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Editorial - Journal of Child and Adolescent Health (2017) Volume 1, Issue 1

Pneumonia and diarrhea- The two major killers of children under five years of age.

*Corresponding Author:
Manpreet Singh Khurmi
Directorate Department of Public Health Ministry of Health, Mekkah Saudi Arabia
Tel: +966 11 2125555
E-mail: [email protected]

Accepted date: December 13, 2017

Citation: Khurmi MS. Pneumonia and diarrhea- The two major killers of children under five years of age. J Child Adolesc Health. 2017;1(1):6.

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Abstract

Pneumonia and diarrhea, the two preventable and treatable conditions, are the two major killers of children under five years of age in the world.

Editorial

Pneumonia and diarrhea, the two preventable and treatable conditions, are the two major killers of children under five years of age in the world. As per the World Health Organization (WHO), Global Health Observatory and Black et al. these two conditions together contribute to 29% of the total deaths of children worldwide [1,2].

In the year 2009, World Health Organization and UNICEF, issued a joint statement for a Multi-sectorial integrated approach aimed at reducing incidence of severe Pneumonia and diarrhea and to prevent deaths due to these diseases. This joint statement led to the development of a Global Action Plan to end Preventable Deaths from Pneumonia and Diarrhea (GAPPD). This action plan provides goals to reduce deaths due to pneumonia and diarrhea [3]:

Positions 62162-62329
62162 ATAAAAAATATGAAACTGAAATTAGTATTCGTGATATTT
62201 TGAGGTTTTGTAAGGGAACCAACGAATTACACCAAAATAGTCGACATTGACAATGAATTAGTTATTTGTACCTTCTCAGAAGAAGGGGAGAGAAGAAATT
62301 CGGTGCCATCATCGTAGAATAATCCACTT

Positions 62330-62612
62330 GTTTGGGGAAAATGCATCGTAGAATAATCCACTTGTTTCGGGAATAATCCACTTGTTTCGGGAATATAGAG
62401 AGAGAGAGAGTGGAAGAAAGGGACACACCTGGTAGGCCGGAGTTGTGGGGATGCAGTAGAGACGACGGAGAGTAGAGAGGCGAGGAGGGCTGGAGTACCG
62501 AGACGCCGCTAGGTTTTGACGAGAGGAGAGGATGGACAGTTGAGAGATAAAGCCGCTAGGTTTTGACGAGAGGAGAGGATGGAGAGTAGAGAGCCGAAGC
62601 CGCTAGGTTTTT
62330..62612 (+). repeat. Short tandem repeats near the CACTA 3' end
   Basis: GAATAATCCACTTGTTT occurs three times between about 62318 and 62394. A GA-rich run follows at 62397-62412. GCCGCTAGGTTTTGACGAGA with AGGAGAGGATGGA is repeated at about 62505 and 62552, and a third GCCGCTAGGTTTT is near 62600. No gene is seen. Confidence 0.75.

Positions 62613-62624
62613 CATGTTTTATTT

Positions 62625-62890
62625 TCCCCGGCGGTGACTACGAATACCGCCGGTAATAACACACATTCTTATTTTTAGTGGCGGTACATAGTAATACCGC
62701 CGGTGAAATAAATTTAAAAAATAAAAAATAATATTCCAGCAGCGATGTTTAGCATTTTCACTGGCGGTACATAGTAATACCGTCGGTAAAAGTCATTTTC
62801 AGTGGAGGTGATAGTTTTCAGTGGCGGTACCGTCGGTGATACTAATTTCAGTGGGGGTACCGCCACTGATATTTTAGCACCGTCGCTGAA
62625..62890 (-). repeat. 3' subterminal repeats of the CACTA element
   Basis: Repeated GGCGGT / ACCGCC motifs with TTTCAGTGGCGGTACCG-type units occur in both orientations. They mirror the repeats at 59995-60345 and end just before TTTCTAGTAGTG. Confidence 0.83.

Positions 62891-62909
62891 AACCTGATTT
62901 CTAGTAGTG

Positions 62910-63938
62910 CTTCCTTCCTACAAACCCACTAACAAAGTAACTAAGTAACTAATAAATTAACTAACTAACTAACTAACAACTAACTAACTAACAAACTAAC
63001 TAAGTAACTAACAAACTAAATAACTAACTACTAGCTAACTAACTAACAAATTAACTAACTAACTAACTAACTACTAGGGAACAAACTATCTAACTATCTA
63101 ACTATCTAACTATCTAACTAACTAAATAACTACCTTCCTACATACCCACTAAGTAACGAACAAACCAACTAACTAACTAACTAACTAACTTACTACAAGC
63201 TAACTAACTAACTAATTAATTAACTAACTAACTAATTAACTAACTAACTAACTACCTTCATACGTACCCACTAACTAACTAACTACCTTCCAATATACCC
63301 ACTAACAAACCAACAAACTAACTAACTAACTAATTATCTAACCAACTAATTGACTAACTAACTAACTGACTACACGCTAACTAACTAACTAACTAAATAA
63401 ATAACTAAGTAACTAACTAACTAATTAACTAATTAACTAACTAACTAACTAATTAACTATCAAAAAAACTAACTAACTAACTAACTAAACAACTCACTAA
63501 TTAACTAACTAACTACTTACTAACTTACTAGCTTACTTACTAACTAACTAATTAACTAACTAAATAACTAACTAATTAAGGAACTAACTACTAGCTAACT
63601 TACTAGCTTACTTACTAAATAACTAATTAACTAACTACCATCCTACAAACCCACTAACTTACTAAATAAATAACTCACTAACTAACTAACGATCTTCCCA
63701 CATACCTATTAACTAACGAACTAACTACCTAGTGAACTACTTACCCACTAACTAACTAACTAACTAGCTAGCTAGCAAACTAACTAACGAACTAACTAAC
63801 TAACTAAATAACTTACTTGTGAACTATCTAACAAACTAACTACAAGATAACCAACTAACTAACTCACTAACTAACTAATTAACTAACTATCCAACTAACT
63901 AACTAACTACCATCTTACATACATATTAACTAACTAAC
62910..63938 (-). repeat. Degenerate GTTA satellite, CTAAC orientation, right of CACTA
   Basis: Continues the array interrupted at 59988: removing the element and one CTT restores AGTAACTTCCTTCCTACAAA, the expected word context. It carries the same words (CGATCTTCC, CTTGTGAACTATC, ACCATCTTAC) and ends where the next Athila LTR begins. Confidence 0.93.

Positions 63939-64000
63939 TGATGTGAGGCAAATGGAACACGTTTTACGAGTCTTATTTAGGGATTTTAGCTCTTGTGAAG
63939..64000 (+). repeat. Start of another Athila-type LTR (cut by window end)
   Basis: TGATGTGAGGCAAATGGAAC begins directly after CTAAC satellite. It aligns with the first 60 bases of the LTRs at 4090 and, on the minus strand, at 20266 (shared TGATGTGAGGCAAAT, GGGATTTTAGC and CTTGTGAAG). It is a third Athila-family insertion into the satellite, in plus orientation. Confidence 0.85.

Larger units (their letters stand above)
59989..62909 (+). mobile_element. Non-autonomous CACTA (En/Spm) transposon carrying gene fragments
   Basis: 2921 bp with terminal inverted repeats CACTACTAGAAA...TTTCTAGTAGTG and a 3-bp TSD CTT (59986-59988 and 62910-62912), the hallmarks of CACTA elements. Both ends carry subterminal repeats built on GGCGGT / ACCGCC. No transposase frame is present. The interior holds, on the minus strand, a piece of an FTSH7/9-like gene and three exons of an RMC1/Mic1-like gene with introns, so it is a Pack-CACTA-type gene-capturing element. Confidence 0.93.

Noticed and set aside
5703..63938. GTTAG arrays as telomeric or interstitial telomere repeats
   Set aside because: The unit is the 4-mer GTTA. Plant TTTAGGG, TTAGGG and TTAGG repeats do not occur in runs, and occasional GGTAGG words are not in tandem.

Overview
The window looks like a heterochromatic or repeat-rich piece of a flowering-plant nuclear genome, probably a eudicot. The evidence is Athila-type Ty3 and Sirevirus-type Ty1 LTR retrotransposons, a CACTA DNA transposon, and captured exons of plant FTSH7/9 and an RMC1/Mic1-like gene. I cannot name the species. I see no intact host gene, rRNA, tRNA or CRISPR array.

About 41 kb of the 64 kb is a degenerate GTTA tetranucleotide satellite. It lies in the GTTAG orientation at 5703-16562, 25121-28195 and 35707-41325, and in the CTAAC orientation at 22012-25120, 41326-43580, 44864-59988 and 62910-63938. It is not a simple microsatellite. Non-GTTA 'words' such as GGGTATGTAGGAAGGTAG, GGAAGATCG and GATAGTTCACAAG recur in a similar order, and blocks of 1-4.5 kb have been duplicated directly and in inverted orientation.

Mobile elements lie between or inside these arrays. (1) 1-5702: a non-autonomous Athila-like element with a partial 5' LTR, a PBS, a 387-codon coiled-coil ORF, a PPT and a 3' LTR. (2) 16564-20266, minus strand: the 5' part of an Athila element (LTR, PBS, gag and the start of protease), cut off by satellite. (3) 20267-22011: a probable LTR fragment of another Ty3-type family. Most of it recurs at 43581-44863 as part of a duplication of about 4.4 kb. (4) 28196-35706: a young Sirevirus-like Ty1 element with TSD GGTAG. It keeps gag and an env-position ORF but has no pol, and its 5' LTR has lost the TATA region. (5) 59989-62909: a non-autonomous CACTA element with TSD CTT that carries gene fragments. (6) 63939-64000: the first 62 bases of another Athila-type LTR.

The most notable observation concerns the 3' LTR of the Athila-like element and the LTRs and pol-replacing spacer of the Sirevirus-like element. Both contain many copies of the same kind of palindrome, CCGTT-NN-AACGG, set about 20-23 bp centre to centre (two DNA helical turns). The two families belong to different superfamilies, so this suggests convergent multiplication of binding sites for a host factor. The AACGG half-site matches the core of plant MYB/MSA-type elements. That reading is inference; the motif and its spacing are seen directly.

Pneumonia

a. Reduce deaths to less than 3 per 1000 live births.

b. Reduce incidence of severe pneumonia by 75% (compared to 2010 levels).

Diarrhea

a. Reduce deaths to less than 1 per 1000 live births.

b. Reduce incidence of severe diarrhea by 75% (compared to 2010 levels).

The key components of this action plan include the below elements:

1. Protect: Establishing good health practices at birth, aimed at infant Young and Childhood feeding (IYCF) practices and prevention of malnutrition.

2. Prevent: Preventing children from becoming ill (Rotavirus vaccine, hand washing, safe drinking water and sanitation).

3. Treat: Providing appropriate treatment (Case management, ensuring supplies).

Certain health system bottlenecks at both supply and demand side need to be handled in order to implement these strategic elements, especially in low and middle-income countries (LAMI). Some of these are inadequate availability of supplies e.g. medicines such as ORS, Zinc, antibiotics, faulty distribution, lack of awareness among both-service providers and community, delay in care seeking, delay in identification of danger signs by community health workers etc.

It is often seen in LAMI countries that coverage of evidence based interventions are low and as per the UNICEF state of the World’s children report 2017, the coverage of exclusive breastfeeding stands at 40%, vitamin A supplementation 70%, DPT3 immunization 86%, measles immunization 85%, care seeking for pneumonia 62%, antibiotics for pneumonia %, diarrhea treatment with ORS 44%, improved sanitation facilities 68%, improved drinking water 89%, rotavirus vaccine 25% and pneumococcal vaccine 42% [4].

With global advocacy led by WHO and UNICEF, and availability of vaccines such as rotavirus and pneumococcal, the task at hand of reducing deaths due to pneumonia and diarrhea seems less daunting, however, global efforts are only possible if the in country health systems are able to implement these interventions effectively, with strong political will, leadership, accountability and governance.

References